About Hailes Castle
Hailes Castle was a medieval stronghold, the pretty ruins of which date back mostly to the 14th century. However, some of the stonework at Hailes Castle is thought to have been constructed as far back as the 13th century, making it one of the oldest of its kind in Scotland. It is also said that Mary Queen of Scots stayed here a few times.
Free to enter at all reasonable times, exploring Hailes Castle is a fun stop along any journey. In particular, look out for its 2 vaulted pit-prisons.
Hailes Castle history
Hailes Castle was founded in 1300 by Hugo de Gourlay, from a Northumbrian family who had supported the English in the Wars of Independence. The de Gourlay land was forfeited by the Scottish Crown as was the fortified tower house they had built. The lands were then given to another Northumbrian, Sir Adam de Hepburn, who held extensive lands.
During the 15th and 16th centuries, the castle suffered 2 sieges: in 1400 Hailes withstood attack from Harry Percy in league with the Earl of March, both defeated by Archibald Master of Douglas, who then went on in 1443 to murder the castle’s inhabitants. Secondly, in July 1547 during the war of Rough Wooing, John Lord Borthwick saw the castle passed to Lord Grey of Wilton before the Regent Arran took Hailes and removed the iron gates in 1548.
In December 1451, Sir Patrick Hepburn, 1st Lord of Hailes, dramatically extended the castle. He built a massive tower of 4 storeys on the west side, as well as a lower town on the east side of the thick curtain wall. In 1567, the grand castle hosted Mary Queen of Scots as the guest of her third husband, James Hepburn, 4th Earl of Bothwell. His lands were all later forfeited to the crown.
Oliver Cromwell slighted the castle in 1650 after the Battle of Dunbar. Hailes passed through numerous hands and by the 19th century functioned as a granary. Since 1926, Hailes Castle has been protected by the state and is now under Historic Environment Scotland’s management.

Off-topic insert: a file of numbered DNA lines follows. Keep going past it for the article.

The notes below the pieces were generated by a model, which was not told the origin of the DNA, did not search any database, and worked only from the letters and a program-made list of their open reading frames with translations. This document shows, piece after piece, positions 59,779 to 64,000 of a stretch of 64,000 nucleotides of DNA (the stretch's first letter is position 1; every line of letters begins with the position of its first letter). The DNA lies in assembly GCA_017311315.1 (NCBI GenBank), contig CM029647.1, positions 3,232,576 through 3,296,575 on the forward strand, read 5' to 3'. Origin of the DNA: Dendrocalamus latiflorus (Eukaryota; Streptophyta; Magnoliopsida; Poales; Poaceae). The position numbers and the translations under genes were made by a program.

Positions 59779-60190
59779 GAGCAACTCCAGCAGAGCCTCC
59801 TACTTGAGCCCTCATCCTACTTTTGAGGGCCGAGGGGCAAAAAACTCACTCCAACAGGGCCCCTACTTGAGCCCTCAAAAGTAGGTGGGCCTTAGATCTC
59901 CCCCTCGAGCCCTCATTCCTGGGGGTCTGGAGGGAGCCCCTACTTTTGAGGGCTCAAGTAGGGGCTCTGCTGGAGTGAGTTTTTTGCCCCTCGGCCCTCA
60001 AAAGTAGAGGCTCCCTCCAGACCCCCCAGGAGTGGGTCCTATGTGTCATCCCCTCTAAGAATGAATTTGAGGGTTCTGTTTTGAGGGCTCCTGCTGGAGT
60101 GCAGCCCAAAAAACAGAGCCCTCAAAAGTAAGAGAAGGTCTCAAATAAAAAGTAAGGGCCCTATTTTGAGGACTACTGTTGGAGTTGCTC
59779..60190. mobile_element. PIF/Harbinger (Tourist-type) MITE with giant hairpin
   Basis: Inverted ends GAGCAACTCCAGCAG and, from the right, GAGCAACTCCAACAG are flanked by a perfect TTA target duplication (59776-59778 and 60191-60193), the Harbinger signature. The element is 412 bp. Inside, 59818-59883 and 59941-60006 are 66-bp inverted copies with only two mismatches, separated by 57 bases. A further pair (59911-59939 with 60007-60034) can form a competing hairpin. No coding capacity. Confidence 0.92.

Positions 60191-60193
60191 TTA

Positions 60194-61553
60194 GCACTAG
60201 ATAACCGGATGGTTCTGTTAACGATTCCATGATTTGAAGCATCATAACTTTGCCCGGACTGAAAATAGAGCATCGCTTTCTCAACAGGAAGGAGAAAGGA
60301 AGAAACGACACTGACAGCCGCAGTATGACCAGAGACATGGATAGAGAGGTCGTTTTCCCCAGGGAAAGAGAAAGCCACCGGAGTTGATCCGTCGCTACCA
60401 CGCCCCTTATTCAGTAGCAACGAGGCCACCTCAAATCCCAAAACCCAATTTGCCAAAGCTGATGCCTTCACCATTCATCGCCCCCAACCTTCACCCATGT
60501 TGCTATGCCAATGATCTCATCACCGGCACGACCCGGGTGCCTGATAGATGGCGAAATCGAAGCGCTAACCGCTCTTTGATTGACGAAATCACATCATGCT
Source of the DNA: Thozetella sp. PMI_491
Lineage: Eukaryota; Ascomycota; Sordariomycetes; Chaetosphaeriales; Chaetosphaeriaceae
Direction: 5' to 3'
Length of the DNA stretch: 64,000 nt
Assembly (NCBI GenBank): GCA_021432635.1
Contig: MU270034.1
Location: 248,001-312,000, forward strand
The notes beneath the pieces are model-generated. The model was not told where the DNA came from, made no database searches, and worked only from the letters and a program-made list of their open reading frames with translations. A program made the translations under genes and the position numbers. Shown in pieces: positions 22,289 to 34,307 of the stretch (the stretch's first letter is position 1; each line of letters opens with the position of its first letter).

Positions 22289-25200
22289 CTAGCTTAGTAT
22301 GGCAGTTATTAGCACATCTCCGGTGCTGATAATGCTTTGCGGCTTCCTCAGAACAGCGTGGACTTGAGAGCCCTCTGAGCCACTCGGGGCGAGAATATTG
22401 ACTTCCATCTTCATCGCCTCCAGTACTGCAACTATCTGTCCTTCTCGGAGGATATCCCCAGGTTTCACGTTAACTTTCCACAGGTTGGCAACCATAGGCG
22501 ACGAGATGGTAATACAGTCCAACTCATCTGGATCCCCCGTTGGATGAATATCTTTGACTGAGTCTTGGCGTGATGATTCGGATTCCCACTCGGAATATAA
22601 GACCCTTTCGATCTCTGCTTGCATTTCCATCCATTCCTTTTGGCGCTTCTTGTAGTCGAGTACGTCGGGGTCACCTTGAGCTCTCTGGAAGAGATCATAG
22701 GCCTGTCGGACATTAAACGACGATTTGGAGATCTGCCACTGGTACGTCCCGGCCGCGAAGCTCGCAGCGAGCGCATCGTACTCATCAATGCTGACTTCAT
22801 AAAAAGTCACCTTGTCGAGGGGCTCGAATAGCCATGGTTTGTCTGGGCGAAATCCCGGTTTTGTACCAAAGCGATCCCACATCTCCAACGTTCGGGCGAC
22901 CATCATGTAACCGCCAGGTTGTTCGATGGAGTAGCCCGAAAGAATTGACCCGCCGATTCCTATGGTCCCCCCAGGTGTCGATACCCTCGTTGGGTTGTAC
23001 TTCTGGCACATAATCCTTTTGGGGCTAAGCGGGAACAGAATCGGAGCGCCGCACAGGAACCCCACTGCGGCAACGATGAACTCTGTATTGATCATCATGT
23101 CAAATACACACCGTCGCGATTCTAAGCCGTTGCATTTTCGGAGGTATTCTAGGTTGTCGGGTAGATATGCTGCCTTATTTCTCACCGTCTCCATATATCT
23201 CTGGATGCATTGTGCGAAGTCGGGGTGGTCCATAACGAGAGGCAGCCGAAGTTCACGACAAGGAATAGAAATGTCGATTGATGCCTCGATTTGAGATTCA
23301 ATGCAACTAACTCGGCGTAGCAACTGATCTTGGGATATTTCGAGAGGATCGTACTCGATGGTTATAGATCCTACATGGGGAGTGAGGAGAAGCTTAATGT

Hailes Castle today
Hailes Castle is today free to visit, although it may be closed during adverse weather for safety. Much of the shell of the castle still overlooks the River Tyne as it winds its way up to Edinburgh. You can go down into the vaulted cellar beneath the 15th century range, where bread and beer were made.
Only a corner of stonework from the smaller east-side tower remains, but you can see the arched doorways and windows that marked the different levels. Once you have explored this medieval bastion, enjoy a picnic in the surrounding grounds.
Getting to Hailes Castle
Hailes Castle is a 40 minute drive via the A1 from Edinburgh. If using public transport, you can get the X7 bus from St Andrew’s House in Edinburgh to Hailes Road End, before walking the 3 miles to Hailes Castle – overall taking 1 hour 45 minutes.
Nestled amongst Scotland's stunning landscapes and historic cities are a number of grand castles. Here's our pick of the best, from the domineering Edinburgh Castle to the picturesque Dunrobin.